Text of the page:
JC: Even as a methodology, this network based approach that we learned in Forefront taught us that you don’t always have to be the expert, but you can talk to the expert. That kind of approach is really inspiring. We can apply it to the Caribbean – there’s a lot of expertise on the ground here. This can create real transformation in the governance of our urban environment.
How are you hoping to expand interest in this work to the general public?
JC: Our vision is to be a resource for good urban governance, specific to our context, and really bridge this gap across the Caribbean. Each person living in a city is an urbanist and they should have a say on how their environments are produced. We really want to think about the Caribbean regionally and foster this network for people engaged in urban life. To build a base of urban research that acts as a repository of assets that people can tap into that is digestible and understandable by the public as well as specific audiences.
DD: Being a Fellow, there is an understanding that there is a strength in this network. The most exciting and inspiring part of UDF is your ability to extend that network in service of your Fellows and their aspirations and pursuits. I really hope that we’re able to do that at Island City Lab as well. I hope we can make those connections across the region because it is a very useful resource and something we are dedicated to growing and developing.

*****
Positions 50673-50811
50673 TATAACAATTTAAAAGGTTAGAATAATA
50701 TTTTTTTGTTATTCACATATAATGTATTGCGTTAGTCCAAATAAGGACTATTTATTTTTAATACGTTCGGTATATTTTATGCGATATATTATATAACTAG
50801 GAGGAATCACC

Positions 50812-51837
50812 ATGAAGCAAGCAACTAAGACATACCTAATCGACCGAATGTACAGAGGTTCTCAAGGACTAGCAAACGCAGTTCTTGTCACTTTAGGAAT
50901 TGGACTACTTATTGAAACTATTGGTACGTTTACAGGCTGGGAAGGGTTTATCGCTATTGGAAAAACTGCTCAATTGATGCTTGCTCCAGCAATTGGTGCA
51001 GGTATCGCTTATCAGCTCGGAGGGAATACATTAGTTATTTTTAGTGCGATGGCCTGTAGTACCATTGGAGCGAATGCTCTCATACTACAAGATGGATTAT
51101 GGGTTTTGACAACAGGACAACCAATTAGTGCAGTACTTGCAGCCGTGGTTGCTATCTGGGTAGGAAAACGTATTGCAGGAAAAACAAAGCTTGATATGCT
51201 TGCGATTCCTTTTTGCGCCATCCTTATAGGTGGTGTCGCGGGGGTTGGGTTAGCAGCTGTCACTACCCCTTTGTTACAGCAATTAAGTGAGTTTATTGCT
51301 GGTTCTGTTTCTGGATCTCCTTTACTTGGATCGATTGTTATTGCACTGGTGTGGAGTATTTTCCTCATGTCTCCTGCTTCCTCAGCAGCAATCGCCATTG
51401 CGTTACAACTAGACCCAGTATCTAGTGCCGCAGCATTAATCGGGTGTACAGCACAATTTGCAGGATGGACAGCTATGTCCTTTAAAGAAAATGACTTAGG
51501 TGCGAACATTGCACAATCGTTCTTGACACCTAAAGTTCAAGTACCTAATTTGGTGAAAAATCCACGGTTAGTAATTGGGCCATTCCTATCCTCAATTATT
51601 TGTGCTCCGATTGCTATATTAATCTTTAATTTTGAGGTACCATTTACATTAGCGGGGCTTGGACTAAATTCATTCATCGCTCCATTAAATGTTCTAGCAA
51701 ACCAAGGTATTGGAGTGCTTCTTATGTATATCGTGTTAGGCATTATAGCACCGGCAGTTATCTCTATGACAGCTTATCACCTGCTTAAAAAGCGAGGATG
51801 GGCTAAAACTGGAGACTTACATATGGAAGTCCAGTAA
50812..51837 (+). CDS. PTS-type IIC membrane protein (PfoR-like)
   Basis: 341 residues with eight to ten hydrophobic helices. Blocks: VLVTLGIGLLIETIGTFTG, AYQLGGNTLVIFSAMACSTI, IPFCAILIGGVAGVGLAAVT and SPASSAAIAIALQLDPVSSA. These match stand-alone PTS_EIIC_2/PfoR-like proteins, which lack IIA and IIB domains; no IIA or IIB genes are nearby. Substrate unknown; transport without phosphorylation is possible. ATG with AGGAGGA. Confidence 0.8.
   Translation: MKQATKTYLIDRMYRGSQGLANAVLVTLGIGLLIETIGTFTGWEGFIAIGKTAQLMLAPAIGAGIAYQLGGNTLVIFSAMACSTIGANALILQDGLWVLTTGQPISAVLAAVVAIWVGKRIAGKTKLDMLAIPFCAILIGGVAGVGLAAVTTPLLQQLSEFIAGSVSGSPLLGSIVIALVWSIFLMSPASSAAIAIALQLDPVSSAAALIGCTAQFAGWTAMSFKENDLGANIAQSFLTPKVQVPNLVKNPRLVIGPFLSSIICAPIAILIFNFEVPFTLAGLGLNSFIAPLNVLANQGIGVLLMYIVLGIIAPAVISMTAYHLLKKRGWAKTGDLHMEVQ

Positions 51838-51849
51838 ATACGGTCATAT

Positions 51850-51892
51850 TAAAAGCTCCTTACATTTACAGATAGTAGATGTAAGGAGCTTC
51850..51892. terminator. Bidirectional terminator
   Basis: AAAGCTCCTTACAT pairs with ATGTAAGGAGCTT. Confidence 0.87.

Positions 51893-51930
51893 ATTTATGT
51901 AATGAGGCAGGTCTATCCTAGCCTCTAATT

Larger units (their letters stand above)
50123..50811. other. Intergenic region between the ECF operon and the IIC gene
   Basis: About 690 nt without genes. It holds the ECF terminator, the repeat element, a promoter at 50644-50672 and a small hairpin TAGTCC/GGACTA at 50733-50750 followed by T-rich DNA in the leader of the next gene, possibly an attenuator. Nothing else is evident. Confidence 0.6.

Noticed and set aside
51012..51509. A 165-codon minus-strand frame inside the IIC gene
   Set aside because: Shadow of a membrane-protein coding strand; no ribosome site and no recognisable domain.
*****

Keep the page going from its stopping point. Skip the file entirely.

Tell us about the series on Caribbean women in architecture and what you have coming up in the next few months?
JC: The Caribbean Women in Architecture series is a collaboration between us and the Caribbean Architecture Students Association (CASA), a student group within the Caribbean School of Architecture. When I was teaching there, there was no real space for us to have professional discourse around the state of practice. With this series, the students want to bridge the gap between academia and professional practice and another gap between the islands on issues affecting the profession of architecture. These are intelligent, visionary students, and we believe leadership comes from diverse places. I really want the Lab to help youth leaders create a platform for themselves.
DD: The other event series we are planning is “Water is Life: Climate Adapted Cities.” The IPCC reports say that water security is going to be the defining issue for small islands. With this series, we’re trying to bring in different professionals to discuss solutions to island level water security. We want to explore how updated building codes, zoning, density laws, and green infrastructure can help protect, preserve and recharge our water resources. Solutions to these challenges already exist already in the Caribbean. For example, Bermuda has mandated rainwater catchment in all homes for decades. There are islands out here that have very innovative solutions and indigenous approaches and designs. We’re excited because we’re looking across the Caribbean for innovation and expertise and discussing in what context these solutions may be feasible for other islands.
"As urbanists, we talk a lot about climate migration, and it can seem very abstract and long-term. However, it is a reality now in the Caribbean."
What lessons do you think that practitioners here in New York could probably learn from island cities?
JC: One is that New York is a major financial center, so it can produce a lot of funding and innovation hubs for technology and large infrastructure projects that are advertised as the solution to urban ills. However, we’re finding in our conversations on the Caribbean that the key is really about good governance of our urban environment and the institutions that manage it. With limited resources, the first reaction here is usually not to spend money, but to think about how to strengthen the institutions that manage and steward the urban environment. New York could really learn from the Caribbean in this sense.